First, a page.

Saudi Arabia accused of supporting terror, Bahrain blasted for HR abuses, UK criticised for supplying arms
As the world prepares to mark the International Day in Support of Victims of Torture tomorrow (26th June) both Bahrain and Saudi Arabia are accused of most severe torture regimes in the region. The “systematic” torture of Bahrainis has continued unabated since the Saudi occupation of Bahrain in mid-March 2011, thanks to the support by UK’s FCO and its shielding of the tribal junta. The Saudis are notorious for total disregard of human rights. Today, an article in The Times, by Roger Boyes titled: “Time to tell the Saudis some home truths” calls on UK to rethink its policy of appeasement to Saudi Arabia. According to the article, Saudi Arabia has supported terrorists in Syria and Iraq. This policy has become a threat to UK’s national security with more than 400 British citizens have joined the wars in Syria and will become battle-hardened. The writer criticises the Government for keeping tight lips on Saudi involvement in financing and encouraging terror.
To mark the International Day in Support of Victims of Torture, Bahrainis have organized several activities inside and outside the country. Tomorrow AlWefaq will hold a rally outside UN House in Manama in support of torture victims. Lord Avebury, the Vice-Chairman of the Parliamentary Human Rights Group will hold a Press Conference at the House of Lords with testimonies from torture victims. Other activities include a protest outside Downing Street on Saturday and a photo exhibition at Marble Arch.
The plight of Bahrainis under Alkhalifa regime is gradually becoming bleaker. Yesterday the photographer, Hussain Hubail, was given five years jail for protesting against dictatorship and spreading news of it atrocities. The regime, meanwhile, has intensified its attacks on Bahrainis. Hussain Mohammad Eid, from Nuwaidrat, who is stricken with sickle-cell disease was arrested yesterday and his equipment confiscated by members of Death Squads who raided his house.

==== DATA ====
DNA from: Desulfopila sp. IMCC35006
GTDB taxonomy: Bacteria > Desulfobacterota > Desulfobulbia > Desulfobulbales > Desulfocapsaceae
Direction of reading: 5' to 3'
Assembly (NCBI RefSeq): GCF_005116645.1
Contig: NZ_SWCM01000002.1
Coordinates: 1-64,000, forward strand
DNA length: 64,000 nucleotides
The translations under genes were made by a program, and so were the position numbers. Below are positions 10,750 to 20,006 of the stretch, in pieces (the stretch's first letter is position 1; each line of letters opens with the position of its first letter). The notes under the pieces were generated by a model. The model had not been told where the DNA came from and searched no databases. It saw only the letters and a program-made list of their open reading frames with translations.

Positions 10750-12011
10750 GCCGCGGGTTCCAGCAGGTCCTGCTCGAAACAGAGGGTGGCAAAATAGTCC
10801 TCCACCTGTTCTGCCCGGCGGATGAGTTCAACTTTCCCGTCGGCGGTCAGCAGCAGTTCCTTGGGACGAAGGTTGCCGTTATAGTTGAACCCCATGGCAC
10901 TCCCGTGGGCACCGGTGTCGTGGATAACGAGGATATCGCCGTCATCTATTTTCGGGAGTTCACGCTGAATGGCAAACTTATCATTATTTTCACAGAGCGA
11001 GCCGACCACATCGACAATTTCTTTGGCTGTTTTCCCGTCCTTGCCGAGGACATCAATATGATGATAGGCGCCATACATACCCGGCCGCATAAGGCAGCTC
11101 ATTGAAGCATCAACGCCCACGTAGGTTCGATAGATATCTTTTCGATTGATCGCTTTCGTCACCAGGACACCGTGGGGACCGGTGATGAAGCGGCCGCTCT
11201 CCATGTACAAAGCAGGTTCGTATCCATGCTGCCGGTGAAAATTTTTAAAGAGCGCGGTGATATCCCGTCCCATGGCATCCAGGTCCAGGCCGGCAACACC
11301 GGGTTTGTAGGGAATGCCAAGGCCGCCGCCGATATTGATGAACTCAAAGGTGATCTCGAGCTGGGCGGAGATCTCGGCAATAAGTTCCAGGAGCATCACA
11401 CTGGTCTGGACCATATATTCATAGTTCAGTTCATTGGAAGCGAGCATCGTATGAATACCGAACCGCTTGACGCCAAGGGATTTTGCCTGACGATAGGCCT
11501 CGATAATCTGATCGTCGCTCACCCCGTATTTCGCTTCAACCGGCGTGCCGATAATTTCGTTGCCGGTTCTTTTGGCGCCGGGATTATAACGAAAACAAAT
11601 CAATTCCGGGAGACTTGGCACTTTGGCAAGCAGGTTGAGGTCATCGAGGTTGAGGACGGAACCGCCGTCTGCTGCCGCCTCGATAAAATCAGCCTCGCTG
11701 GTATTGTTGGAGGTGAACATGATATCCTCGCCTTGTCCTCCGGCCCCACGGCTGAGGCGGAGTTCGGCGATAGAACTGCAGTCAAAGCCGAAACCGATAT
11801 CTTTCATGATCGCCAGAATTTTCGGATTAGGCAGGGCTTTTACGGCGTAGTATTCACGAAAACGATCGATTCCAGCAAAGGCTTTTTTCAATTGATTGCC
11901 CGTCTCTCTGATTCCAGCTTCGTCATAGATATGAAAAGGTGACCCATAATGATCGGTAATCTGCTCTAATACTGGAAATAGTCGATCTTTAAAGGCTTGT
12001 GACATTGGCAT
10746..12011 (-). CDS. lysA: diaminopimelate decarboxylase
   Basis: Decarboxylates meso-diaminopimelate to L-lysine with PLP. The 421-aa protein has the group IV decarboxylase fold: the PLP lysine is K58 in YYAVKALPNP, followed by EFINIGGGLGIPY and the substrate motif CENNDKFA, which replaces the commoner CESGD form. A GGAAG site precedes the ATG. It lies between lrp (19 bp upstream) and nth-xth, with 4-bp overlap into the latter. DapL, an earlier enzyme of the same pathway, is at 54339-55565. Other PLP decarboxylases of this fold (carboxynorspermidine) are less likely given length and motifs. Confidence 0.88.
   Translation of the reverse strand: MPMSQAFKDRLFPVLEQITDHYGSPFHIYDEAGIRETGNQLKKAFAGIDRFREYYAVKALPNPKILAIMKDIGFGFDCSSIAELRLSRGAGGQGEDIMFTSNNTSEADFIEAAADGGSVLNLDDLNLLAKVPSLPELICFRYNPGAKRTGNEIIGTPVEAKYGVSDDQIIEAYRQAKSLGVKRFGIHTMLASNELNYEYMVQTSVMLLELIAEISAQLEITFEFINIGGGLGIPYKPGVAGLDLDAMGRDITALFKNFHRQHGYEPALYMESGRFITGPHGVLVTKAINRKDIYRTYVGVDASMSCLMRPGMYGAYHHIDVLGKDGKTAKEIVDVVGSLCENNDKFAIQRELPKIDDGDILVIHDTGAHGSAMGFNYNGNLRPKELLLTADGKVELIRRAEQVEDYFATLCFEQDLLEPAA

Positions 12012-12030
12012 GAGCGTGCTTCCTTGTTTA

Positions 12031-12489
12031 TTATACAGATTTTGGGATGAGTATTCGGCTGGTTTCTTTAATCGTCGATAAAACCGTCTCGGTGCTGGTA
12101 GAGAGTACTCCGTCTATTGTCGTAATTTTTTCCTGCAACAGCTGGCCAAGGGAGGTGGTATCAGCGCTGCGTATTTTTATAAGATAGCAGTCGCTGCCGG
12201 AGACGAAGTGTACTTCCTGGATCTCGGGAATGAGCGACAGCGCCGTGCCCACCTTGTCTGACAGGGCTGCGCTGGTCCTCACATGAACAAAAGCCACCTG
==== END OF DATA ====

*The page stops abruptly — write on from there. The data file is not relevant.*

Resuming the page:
Yesterday The Guardian published an article titled: “Saudis and Egypt among biggest markets for UK arms despite human rights breaches”. The article said: Britain’s biggest arms market last year was Saudi Arabia, with the government approving £1.6bn worth of exports, including “components for military equipment for initiating explosives”, “equipment for the production of machine guns”, “CS hand grenades”, “components for water cannons”, and “tear gas/ irritant ammunition”. British officials also approved the export to Egypt of £51m worth of arms, including assault rifles, pistols and components for military vehicles and aircraft. The arms sales figures are taken from government reports and collated by the Campaign Against the Arms Trade (CAAT), which estimates that the UK last year approved arms deals worth £2bn to oppressive regimes.
On 19th June Xinhua News Agency issued a report titled: “Bahrain bans local students from receiving foreign scholarship”. The article said that Bahrain banned its private educational institutions, unless with a “written consent” from the authorities, from accepting foreign scholarships or participating in training workshops or conferences held by foreign parties. The new rule says that private universities should obtain “a written consent issued by the Ministry of Education’s competent authorities” before accepting foreign scholarships and training workshops’ staff.
On Tuesday 24th June, Alkhalifa kangaroo court sentenced four Bahrainis to three years jail for opposing the regime claiming that they had Molotov bottles in their possession. Five people were sentenced to three years for protesting against regime. The sentence of 15 years passed earlier on a Bahraini from Al Ekr Town was upheld by Alkhalifa court.
Ten people were arrested on Monday from various parts of the country. From Hamad Town, Sayed Alawi Sayed Nasser was abducted by members of Death Squads and taken to undisclosed location. From Karzakkan Town, Ali Isa Abdul Hassan was snatched from his home in the early hours of yesterday. He is the son of the martyr whose smashed skull remains a symbol of Alkhalifa reign of terror. Three people were arrested from JidHafs Town, among them is Ali Al Sheikh, brother of martyr Abbas Al Sheikh.
Bahrain Freedom Movement
25th June 2014